Open banking enables bank-to-bank payments, meaning that (in theory) merchants should be able to accept payments without having to hand over fees to Visa or Mastercard or other payment providers, such as Stripe. The challenge, however, isn’t just implementing open-banking based payments as a checkout option — there are are already a host of open banking tech providers — but persuading customers to switch to a new payment option they are likely unfamiliar with.

The solution, according to fintech Trilo, is to offer customers incentives, for using open banking, such as cashback or additional perks, coupled with a user-friendly payment flow. The U.K. startup is breaking cover today with the launch of its alpha.

Image Credits: Trilo

“Businesses lose out on so much of their hard-earned money whenever a payment is made with cards, their transaction fees can be up to and above 4% in some cases,” says founder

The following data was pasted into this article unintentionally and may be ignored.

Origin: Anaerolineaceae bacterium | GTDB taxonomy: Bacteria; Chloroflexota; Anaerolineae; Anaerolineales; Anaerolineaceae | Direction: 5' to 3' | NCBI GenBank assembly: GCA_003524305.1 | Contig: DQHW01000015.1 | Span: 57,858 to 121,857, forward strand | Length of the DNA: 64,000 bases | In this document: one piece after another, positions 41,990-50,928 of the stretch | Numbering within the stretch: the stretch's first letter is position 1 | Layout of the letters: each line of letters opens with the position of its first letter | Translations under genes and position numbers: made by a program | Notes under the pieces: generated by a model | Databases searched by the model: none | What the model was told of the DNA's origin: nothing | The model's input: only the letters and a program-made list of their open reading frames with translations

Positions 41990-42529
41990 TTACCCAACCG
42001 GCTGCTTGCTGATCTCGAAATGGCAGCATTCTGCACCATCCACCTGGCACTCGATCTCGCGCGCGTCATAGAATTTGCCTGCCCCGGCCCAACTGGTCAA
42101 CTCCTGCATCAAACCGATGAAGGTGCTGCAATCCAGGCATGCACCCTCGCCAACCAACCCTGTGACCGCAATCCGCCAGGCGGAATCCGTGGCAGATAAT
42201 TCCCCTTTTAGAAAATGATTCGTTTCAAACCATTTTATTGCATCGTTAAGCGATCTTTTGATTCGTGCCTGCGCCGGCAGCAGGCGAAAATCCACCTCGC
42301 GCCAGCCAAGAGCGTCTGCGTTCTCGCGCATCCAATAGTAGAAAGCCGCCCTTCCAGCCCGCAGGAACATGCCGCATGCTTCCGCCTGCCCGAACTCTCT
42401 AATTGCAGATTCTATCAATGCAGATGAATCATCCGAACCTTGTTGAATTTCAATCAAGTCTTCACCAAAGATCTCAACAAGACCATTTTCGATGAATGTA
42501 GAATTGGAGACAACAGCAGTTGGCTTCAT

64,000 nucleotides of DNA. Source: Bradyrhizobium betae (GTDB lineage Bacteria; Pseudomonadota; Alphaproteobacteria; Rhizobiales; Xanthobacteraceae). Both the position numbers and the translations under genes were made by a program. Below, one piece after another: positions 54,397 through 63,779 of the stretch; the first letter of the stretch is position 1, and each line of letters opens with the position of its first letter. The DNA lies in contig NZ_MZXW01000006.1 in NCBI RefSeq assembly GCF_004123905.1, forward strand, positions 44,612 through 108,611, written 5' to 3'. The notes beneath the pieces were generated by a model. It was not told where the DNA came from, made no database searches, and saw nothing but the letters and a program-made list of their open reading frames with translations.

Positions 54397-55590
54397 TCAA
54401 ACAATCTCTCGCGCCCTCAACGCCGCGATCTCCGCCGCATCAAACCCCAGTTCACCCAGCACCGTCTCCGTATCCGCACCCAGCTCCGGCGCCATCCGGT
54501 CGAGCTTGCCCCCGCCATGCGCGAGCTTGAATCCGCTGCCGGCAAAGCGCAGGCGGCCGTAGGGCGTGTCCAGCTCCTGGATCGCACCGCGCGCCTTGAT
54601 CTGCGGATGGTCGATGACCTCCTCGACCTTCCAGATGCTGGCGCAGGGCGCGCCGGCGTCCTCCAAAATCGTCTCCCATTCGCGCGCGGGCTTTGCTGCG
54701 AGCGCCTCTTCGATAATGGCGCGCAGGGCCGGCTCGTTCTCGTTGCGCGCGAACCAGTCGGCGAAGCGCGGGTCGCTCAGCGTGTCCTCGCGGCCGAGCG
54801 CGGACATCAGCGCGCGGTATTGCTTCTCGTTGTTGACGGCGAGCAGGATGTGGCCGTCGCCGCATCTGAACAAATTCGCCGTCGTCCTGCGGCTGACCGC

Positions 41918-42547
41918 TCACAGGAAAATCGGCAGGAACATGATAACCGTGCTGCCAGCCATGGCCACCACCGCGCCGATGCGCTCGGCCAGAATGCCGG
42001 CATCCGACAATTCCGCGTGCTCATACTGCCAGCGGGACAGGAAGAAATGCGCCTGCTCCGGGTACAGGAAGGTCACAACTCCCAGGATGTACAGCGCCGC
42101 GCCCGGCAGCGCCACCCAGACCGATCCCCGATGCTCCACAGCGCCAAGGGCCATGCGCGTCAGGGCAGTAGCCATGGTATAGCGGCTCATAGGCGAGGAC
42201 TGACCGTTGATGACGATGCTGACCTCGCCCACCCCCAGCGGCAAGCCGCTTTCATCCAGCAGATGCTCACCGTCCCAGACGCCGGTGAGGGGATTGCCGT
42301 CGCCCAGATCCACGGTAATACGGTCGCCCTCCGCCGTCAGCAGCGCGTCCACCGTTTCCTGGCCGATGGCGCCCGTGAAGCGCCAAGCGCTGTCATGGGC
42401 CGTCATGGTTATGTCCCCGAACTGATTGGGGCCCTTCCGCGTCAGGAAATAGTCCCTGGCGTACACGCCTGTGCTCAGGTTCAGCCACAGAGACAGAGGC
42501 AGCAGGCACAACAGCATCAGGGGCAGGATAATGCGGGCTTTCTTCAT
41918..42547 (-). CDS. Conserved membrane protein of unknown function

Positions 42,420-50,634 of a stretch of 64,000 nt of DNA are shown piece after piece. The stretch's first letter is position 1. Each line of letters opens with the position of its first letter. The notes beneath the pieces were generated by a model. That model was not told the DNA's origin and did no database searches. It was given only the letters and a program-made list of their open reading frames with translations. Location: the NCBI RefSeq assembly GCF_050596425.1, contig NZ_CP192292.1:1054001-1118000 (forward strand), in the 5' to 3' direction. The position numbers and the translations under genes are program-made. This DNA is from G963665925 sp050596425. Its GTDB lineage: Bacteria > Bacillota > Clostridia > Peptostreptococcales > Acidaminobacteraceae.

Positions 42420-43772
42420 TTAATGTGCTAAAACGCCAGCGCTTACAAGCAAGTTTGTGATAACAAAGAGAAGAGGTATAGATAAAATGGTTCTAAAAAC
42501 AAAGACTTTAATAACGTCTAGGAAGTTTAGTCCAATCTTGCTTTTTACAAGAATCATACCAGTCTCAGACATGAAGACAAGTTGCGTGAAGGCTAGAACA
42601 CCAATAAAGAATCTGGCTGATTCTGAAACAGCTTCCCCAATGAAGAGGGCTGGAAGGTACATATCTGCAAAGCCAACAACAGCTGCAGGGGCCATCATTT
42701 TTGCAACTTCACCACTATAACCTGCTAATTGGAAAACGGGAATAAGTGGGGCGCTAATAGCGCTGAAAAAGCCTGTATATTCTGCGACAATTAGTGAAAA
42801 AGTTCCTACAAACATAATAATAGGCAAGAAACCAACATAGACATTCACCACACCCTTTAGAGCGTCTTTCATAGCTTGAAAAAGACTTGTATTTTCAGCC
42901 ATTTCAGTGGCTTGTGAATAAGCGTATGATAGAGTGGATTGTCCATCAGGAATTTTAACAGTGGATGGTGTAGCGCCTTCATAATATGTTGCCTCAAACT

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Microsoft Windows Virtual Desktop: A cheat sheet

Cloud-based DaaS offers several advantages to a remote workforce. This smart guide to Microsoft Windows Virtual Desktop assesses the platform and what it can offer.

Image: iStock/DragonImages

Unprecedented conditions surrounding COVID-19 and the accompanying global pandemic have left many business enterprises scrambling to find ways to accommodate an increasingly remote and virtual workforce. Some businesses have discovered that workforce productivity is the same, if not better, under a virtual scheme. These enterprises are likely to adopt platforms like Desktop as a Service (DaaS) and virtual desktop infrastructure (VDI) going forward, even after the pandemic has subsided.